Hyaluronidase has been investigated in various strains of pneumococci and hemolytic streptococci, and in some material of animal origin. The enzyme activity was measured by a viscosimetric method using as a substrate a fluid containing hyaluronic acid as the viscous component, and by the hydrolysis of pure hyaluronic acid into its reducing components.
In pneumococci the enzyme was demonstrated in all types and in all strains tested, including smooth and rough forms of Types I, II, III, and VI.
In hemolytic streptococci the enzyme from strain H44, group A, reported previously, was further investigated. In this strain, as well as in other hemolytic streptococci containing the enzyme, great variability of the enzyme concentration was found. Furthermore, the enzyme proved to be very labile, giving in the viscosimetric measurements a typical stoppage of the activity initially present. In 13 out of 14 other strains of group A organisms investigated, no enzyme was demonstrable, but the variation in activity in the enzyme-active strains renders the negative findings inconclusive. A very active enzyme, though of great variability, was found in one group C strain.
The enzyme was prepared from the leech in confirmation of the work of Claude.
The enzyme from testis showed a maximum at pH 4.4 in contrast to the optimum of 5.8 in pneumococcal, streptococcal, and Cl. welchii preparations. The pH curve of the testis enzyme indicated, however, a second optimum coinciding with that of the bacterial enzymes. The hydrolysis further indicated a break at about 50 per cent hydrolysis, indicating primarily the hydrolysis down to aldobionic acid units. The depolymerizing action of testis enzyme is more marked than that of pneumococcal enzyme. The results have been interpreted as due to the presence of two enzymes, one attacking the long chain molecule, the other hydrolyzing the aldobionic acid formed.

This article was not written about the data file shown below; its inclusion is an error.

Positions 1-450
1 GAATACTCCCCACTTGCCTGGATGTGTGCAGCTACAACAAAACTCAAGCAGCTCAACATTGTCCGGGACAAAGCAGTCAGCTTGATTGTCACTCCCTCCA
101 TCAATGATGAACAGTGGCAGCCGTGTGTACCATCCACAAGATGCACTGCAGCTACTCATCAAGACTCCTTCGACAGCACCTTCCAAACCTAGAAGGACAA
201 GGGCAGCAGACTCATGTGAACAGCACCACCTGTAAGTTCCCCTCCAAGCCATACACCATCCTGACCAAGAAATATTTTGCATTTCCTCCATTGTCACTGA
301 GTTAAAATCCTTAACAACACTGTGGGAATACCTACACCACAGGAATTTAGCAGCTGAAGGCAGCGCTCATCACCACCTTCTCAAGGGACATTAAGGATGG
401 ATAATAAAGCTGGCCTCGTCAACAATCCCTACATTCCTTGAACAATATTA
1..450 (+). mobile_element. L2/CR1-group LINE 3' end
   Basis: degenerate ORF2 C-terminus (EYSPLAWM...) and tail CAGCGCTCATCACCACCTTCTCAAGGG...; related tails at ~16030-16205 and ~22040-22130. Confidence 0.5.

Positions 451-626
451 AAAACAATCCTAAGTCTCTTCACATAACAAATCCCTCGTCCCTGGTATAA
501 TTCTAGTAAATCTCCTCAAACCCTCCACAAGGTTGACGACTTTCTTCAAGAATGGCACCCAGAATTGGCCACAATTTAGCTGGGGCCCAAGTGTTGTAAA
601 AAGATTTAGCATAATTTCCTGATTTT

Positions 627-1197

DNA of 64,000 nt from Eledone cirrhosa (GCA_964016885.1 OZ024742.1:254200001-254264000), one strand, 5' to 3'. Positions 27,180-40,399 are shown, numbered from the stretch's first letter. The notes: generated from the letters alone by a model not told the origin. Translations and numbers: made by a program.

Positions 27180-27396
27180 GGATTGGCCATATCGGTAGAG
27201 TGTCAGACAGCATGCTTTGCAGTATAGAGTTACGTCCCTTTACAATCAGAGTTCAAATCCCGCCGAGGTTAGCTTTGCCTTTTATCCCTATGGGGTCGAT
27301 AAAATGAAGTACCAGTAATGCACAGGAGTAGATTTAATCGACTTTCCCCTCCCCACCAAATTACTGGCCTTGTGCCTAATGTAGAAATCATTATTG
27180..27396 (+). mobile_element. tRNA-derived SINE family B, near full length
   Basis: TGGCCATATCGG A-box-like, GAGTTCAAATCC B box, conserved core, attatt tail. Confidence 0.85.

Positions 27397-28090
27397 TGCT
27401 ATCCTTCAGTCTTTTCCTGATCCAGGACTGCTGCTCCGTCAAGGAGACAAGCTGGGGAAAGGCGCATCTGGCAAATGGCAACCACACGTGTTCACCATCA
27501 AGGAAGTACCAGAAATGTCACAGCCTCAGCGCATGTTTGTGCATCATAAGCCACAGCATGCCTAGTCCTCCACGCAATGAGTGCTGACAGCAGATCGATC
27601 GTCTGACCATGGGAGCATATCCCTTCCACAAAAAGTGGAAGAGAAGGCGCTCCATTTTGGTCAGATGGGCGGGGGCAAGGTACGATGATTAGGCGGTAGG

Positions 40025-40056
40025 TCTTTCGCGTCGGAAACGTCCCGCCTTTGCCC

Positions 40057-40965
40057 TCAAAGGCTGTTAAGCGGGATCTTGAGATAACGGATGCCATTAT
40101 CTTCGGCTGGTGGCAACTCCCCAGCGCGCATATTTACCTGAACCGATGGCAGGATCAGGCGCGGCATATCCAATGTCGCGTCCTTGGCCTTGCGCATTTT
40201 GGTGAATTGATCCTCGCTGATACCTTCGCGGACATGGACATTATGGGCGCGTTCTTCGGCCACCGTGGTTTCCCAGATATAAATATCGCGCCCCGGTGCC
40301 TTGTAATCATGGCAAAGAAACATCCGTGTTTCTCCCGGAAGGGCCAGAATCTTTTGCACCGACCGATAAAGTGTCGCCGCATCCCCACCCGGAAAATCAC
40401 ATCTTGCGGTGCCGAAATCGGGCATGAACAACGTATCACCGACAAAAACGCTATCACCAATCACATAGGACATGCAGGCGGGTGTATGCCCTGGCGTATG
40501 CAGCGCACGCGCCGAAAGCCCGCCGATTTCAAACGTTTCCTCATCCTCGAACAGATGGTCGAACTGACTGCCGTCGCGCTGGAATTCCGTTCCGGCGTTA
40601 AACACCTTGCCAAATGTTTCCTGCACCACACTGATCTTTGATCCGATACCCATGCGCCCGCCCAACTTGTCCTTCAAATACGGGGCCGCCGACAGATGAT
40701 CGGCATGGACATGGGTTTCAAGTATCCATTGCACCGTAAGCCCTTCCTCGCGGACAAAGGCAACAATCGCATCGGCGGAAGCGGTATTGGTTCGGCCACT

The enzyme was further prepared from beef spleen. Here the hydrolysis of ß-glucuronides was compared to that of hyaluronic acid. The two actions apparently are catalyzed by two distinct enzymes.
Enzyme preparations were further obtained from rabbit skin. Since hyaluronic acid has also been found in the skin, this organ may play a considerable rôle in the metabolism of hyaluronic acid.
In addition to hyaluronic acid, it has been shown that hyaluronidases also hydrolyze the sulfuric acid containing polysaccharide of the cornea. This polysaccharide has previously been characterized as a natural sulfuric acid ester of hyaluronic acid. The pneumococcal enzyme preparations also attacked a polysaccharide acid prepared from submaxillary gland, which is not hyaluronic acid. However, it is believed that this hydrolysis is due to a second enzyme contained in the preparations. The testis enzyme, on the other hand, attacked chondroitinsulfuric acid and also contained a sulfatase.
The depolymerizing action of hyaluronidase has been discussed. It is concluded that depolymerization and hydrolysis are probably due to the same enzyme attacking hyaluronic acid. It is suggested that the first attack of the enzyme does not cause an opening of glucosidic linkages. The available evidence indicates that the viscosity of the natural fluids is not due to macromolecules but to micellae formation, and that these micellae are depolymerized by the enzymatic reaction. It is assumed that the depolymerization is due to a primary enzyme-substrate reaction, which in itself is insufficient to open the glucosidic linkages. The latter reaction involves further steps.
The relationship between hyaluronidase and "spreading factor" has been discussed anew. Though more data have been reported pointing to the identity of hyaluronidase and "spreading factor," our inability to demonstrate hyaluronidase in streptococcal material of high "spreading" potency, is still a serious obstacle to the unitarian theory. However, it seems possible that the streptococcal material may contain reversibly inactive enzyme which may be reactivated in vivo.